COSMIC SECRETS
Enigmas in Our Solar System
New Planets Discovered
2005 FY9
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Image Credit: NASA/Hubble
An artist's impression of 2005 FY9

The image below and to the left is a CCD image of the recently announced Kuiper Belt Object (KBO) 2005 FY9 taken on September 3rd at Fremont Peak State Park in Northern California. The image consists of four 30 second exposures that have been stacked using the AIP4WIN software. A Meade LX200 F/6.3 SCT coupled with an SBIG ST-9XE camera were used to take the shots. 2005 FY9 is indicated with the red arrow. The circle is where the software says the object ought to have been at the time the image was taken. The green circles and text simply indicate which stars I used as reference in determining the exact location of the target object. In addition, comparison with an online image (shown on the right) shows no object at that point, even though it registers stars fainter than my image. 2005 FY9 is roughly magnitude 17.0, but these shots were taken when the object was low in the sky, so there is substantial attenuation due to the atmosphere. The online image is rotated roughly 60 degrees CCW relative to the left image; I have added two of the reference points in green to help orient the two.

In case you're wondering, I took four 30 second exposures rather than one 2 minute exposure because my telescope was mounted on an alt-azmith mount. This means that I get field rotation for even relatively short exposure times, and more important I can't engage the periodic error correction mode on the scope drive (the later models supposedly do have this feature available in alt-az mode). I also haven't been able to get the ST9-XE to self guide - and I haven't had time to play with it yet.
By clicking on the two images bracketing the web page title above give you can get an idea of both the size of 2005 FY9 relative to other recently discovered solar system objects (photo from Sky and Telecope), and their orbits. For further information peruse the web pages of the group that discovered 2005 FY9: http://www.gps.caltech.edu/~mbrown/planetlila/index.html.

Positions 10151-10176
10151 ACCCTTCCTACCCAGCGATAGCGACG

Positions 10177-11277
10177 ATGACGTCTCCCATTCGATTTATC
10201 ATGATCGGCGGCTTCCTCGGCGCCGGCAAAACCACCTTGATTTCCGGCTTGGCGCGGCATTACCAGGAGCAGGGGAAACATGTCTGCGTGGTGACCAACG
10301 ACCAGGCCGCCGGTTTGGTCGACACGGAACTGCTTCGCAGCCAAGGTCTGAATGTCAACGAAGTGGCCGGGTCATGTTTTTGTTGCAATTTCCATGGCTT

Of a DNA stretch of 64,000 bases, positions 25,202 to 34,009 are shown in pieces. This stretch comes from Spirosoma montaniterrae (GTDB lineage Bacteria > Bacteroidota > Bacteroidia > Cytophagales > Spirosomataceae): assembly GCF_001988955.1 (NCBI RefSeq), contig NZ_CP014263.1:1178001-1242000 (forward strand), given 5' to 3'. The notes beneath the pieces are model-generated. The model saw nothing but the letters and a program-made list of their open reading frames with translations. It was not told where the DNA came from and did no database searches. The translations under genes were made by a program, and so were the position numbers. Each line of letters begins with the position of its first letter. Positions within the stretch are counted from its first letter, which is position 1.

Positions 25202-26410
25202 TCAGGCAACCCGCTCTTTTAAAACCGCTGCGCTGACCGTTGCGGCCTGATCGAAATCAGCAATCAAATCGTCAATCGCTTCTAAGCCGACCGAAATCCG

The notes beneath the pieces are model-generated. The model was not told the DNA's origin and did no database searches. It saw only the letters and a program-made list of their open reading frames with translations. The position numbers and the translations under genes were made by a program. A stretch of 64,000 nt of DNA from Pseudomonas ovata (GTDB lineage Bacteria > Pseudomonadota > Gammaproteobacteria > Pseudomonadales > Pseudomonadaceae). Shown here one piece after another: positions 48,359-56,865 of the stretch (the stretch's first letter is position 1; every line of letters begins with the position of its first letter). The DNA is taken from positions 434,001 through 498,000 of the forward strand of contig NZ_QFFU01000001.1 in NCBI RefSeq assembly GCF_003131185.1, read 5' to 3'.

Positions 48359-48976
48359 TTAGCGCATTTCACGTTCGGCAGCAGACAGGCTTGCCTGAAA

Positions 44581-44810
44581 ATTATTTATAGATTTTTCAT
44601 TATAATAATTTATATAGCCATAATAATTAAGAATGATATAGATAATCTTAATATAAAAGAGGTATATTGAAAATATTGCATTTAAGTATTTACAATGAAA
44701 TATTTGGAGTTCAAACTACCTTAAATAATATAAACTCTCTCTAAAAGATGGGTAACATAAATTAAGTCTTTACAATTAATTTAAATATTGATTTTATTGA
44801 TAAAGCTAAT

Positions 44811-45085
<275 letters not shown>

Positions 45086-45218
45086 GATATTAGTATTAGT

SOURCE: http://www.biathlon.net/Astrophotography/FY9_index.html

 
Credit: Eurocommuter

Graph

  • Orbits
    • 2005 FY9 in blue
    • 2003 EL61 in green
    • Pluto in red
    • Neptune in grey (shown as a circle to represent the ecliptic)
  • Orbits plotted in brighter colours above the ecliptic and darker below.
  • Major axis drawn showing perihelia (q) and aphelia (Q) and the dates of the passage.
  • Bodies
    • Relative Sizes (not to scale with the orbits), colours and albedos illustrated
    • The bodies' positions as of April 2006 (move less than 1 pixel in a year).
  • Orientation
    • The Sun in the centre.
    • Yellow segment points toward the vernal point.
    • View from ~5° degrees above the ecliptic, longitude ~60°.

TNG and WHT Observations Prove that the Large Trans-Neptunian Object 2005 FY9 is Very Similar to Pluto

Visible and near-infrared spectroscopic observations carried out on August 1st 2005 by a group led by the ING-IAC astronomer Javier Licandro1 using the Telescopio Nazionale Galileo (TNG) and the William Herschel Telescope (WHT) simultaneously show that the recently discovered trans-neptunian object (TNO) 2005 FY9 is very similar to Pluto. Results have been published in the journal Astronomy & Astrophysics (Licandro et al., 2006, A&A, 445, 35L).